Instead of >(cmd), assuming it's cmd's stdin you wish be a tty instead of a pipe, you could try and use: >(socat -u - exec:'cmd',pty) socat would use a pseudo-tty pair and have cmd's stdin connected to the slave part ([ -t 0 ] would then return true). The pseudo-terminal will be put in raw mode, so the line discipline should not interfere with the ...


2

The test command runs isatty(fd) to check whether a descriptor is related to a TTY. isatty(3) is a C library function that checks whether a file descriptor allows to send terminal ioctl(2) calls to the descriptor. You therefore cannot fake the result unless you use LD_PRELOAD= to overwrite the isatty() function in the shell.


-1

The embedded date command will only be evaluated once: when the alias is created. That's the reason reloading the .zshrc makes it work again. If you use a function instead as djf suggested, it will be evaluated every time which seems to be your intended behavior.


2

This will depend on the exact flavour of ps involved, but may run something along the lines of zstyle ':completion:*:processes' command 'ps -A'


3

editphpini() subl /usr/local/etc/php/${1[1]}.${1[2,-1]}/php.ini ${1[1]}.${1[2,-1]} is one of the many ways to transform xyz into x.yz. Other approaches could be: ${1[1]}.${1#?}, or ${1/(#m)?/$MATCH.} or ${(j:.:)${(s::)1}} (for x.y.z)


1

function editphpini() { local version=$( echo $1 | sed 's/^\(.\)/\1./' ) subl /usr/local/etc/php/${version}/php.ini } usage: % editphpini 54


2

Thanks to @forquare's reminder, I checked oh-my-zsh config and discovered the problem: plugin safe-paste. After removing safe-paste from ~/.zshrc, pasting works in the vi mode.


3

(command1; command2)& - should do it, works in bash. This creates a subshell (the two parenthesis) and runs the whole subshell in the background.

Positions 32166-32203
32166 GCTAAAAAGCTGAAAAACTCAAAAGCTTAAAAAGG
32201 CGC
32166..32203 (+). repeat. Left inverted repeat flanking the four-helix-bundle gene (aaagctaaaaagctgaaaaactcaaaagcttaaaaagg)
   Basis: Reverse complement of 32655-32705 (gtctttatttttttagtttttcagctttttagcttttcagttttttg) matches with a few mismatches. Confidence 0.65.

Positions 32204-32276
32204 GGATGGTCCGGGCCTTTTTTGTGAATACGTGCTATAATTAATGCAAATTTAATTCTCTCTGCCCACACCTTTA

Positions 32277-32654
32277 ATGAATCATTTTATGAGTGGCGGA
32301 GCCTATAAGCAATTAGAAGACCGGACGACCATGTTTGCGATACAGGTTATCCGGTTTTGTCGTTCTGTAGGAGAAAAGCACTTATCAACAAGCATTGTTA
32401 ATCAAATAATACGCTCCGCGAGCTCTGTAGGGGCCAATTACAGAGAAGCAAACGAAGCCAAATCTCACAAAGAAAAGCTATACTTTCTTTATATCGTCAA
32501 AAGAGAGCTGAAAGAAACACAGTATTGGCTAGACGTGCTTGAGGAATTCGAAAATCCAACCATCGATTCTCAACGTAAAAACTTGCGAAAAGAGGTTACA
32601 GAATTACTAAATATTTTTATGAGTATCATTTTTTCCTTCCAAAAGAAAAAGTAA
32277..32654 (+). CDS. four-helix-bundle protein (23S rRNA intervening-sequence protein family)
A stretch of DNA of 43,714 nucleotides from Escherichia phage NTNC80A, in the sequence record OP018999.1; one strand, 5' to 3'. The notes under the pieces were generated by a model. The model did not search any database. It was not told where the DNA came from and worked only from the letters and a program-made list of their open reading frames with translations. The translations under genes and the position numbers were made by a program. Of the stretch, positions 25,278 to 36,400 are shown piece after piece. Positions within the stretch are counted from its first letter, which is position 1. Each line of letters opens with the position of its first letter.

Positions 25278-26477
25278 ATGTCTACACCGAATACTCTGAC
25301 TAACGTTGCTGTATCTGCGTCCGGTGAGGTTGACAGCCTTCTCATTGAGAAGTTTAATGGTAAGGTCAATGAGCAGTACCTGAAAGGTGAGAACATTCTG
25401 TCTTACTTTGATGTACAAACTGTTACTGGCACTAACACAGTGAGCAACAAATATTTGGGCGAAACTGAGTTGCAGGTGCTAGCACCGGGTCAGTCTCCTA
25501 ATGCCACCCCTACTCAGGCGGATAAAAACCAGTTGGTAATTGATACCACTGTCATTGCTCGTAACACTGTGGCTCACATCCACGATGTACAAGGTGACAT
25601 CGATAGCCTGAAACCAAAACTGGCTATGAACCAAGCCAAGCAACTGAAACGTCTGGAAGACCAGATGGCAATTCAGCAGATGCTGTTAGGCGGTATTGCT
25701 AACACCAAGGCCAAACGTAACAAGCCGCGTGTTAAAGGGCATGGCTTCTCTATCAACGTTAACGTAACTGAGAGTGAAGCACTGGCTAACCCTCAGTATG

0

What about using https://github.com/zsh-users/zsh-autosuggestions? The thing is, for each command you type this plugin will show you some suggestions that could be accepted or not. Try it out and give us some feedback.


3

Use emacs, start an inferior shell and issue your command. The output will be available in the shell buffer and can be selected using the usual commands. Alternatively, select file in $(find <whatever>); do vi $file; break; done The emacs approach is more practical if you already know the editor. Emacs can run arbitrary "inferior processes", ie. ...


1

Turns out that removing all ~/.zcompdump files solved it: rm -r ~/.zcompdump*


0

In answer to the question is my zsh completion script _cheat considered a "completer" in the context string? The answer seems to be no If you use ESC2, CTRL+x,h to dump zsh's completion context % cheat b tags in context ...


1

With recent Linux, printf foo > /proc/$$/comm will change the executable name (the ps -p thing) provided "noclobber" isn't set (and the wind is in the right direction). In zsh, printf foo >! /proc/$$/comm works regardless of clobbering state.


0

Much thanks to @stéphane-chazelas who pointed out all the problems with my previous attempts, this now seems to work to serialise an array to stdout or into a variable. This technique does not shell-parse the input (unlike declare -a/declare -p) and so is safe against malicious insertion of metacharacters in the serialised text. Note: newlines are not ...


2

Try pressing Control+[ immediately followed by h. Terminals do not send key presses directly to the shell (as in Control was pressed/released). Instead the terminal sends character sequences depending on keys pressed. The keys in a sequence are to be pressed - well - in sequence, not all at once. The big exception to this are the Control-keys and the ...


1

^[ actually means Escape character. Check here: https://en.wikipedia.org/wiki/ASCII In your case it seems your ALT key works as a synonym for Escape key: https://en.wikipedia.org/wiki/Alt_key